As district attorney and state attorney general, Harris defended Obamacare in court, opposed the “shoot the gays” ballot initiative in California, brought a $241 million fraud settlement against a company that illegally overcharged the state’s medical programme for the poor and disabled, and unveiled legislation to increase transparency and accountability around collection of criminal justice data. Although all this may seem to fit Harris’ self-description as a “progressive prosecutor”, her track record, particularly on criminal justice, is fraught with contradictions. She refused to seek the death penalty against a man who killed a police officer without provocation, but defended her state’s death penalty system in court. She implemented a novel racial bias training programme for police officers but stood against getting her office to investigate fatal police shootings. She instituted the “Back on Track,” programme that allowed first-time drug offenders to earn a high school diploma and get a job instead of incarceration but, in several cases, refused to release people even after they were proven innocent. Under her, the California Department of Justice became the first statewide agency to implement a body camera programme, but wearing the body camera wasn’t mandated for local policemen.
Watch: Tulsi Gabbard rips apart Kamala Harris’ record
Not Everyone’s Favourite
According to a recent Politico report, former Connecticut senator Chris Dodd, a loyal supporter of Biden and part of his vice presidential vetting committee, still has apprehensions about Kamala Harris ostensibly because she had no remorse with regard to her attack on Biden at the first Democratic primary debate. In the same report, an insider is quoted as saying that so deep are Dodd’s misgivings about Harris that he has helped elevate California Representative Karen Bass during the search process, persuading Biden to choose her over Harris. And Dodd isn’t the only sceptic.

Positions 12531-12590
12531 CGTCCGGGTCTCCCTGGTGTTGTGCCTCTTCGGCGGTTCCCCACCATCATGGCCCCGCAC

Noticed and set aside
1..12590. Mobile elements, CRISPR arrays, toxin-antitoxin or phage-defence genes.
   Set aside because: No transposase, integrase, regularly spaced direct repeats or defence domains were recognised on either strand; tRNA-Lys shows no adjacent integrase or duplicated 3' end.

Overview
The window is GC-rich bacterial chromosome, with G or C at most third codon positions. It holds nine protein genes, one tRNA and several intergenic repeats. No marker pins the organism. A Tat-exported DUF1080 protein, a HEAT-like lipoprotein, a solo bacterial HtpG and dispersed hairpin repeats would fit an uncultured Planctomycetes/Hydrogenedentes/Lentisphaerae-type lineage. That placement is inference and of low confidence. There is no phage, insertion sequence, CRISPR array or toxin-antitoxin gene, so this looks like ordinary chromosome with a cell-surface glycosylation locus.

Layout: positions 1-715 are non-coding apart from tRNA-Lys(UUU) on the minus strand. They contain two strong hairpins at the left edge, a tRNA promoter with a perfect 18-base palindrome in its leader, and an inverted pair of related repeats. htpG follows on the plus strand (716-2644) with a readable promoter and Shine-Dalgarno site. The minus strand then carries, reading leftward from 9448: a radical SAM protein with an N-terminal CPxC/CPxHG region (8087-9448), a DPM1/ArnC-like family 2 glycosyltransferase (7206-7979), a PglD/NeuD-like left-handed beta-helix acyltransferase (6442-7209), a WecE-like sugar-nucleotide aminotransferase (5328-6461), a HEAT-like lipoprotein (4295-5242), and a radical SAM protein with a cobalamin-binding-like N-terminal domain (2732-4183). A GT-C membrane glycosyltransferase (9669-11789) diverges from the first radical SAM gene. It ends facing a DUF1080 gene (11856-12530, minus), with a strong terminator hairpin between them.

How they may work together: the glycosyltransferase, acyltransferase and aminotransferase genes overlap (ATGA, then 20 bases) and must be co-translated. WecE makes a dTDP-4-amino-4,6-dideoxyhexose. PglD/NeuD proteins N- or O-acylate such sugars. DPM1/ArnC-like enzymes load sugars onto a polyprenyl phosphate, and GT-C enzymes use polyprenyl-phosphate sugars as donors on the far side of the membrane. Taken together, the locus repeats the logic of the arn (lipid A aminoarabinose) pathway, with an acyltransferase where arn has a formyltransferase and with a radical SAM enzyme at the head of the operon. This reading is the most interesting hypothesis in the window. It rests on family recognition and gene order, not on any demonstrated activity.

Watch: Chris Dodd’s comments about Kamala Harris
A group, including top donors, high-ranking Democrats, and close associates of Biden, is lobbying against Harris for vice president. While some still nurture a grudge against her for last year’s debate, others are wary of her loyalty, contending she’s too opportunistic and ambitious to be a trustworthy subordinate. There’s also a section that is mindful of her chequered prosecution record in California. In a poll year marred by protests sparked by a killing that served as a grim reminder of America’s iniquitous criminal justice system, Harris’ flip-flops on the issue are not likely to be ignored.
Like Dodd, many of these Biden allies have expressed support for alternatives to Harris. Choices include other women of colour, especially since Biden said he’d select a woman as his running mate. There’s Karen Bass, a progressive congresswoman from Los Angeles who is chairperson of the Congressional Black Caucus and was the first black woman speaker of a state assembly. There’s also Tammy Duckworth, Thai-American senator from Illinois and a Purple Heart recipient who lost both her legs in a grenade attack in Iraq. Another experienced contender is Susan Rice, former U.S. ambassador to the United Nations and national security adviser in the Obama administration.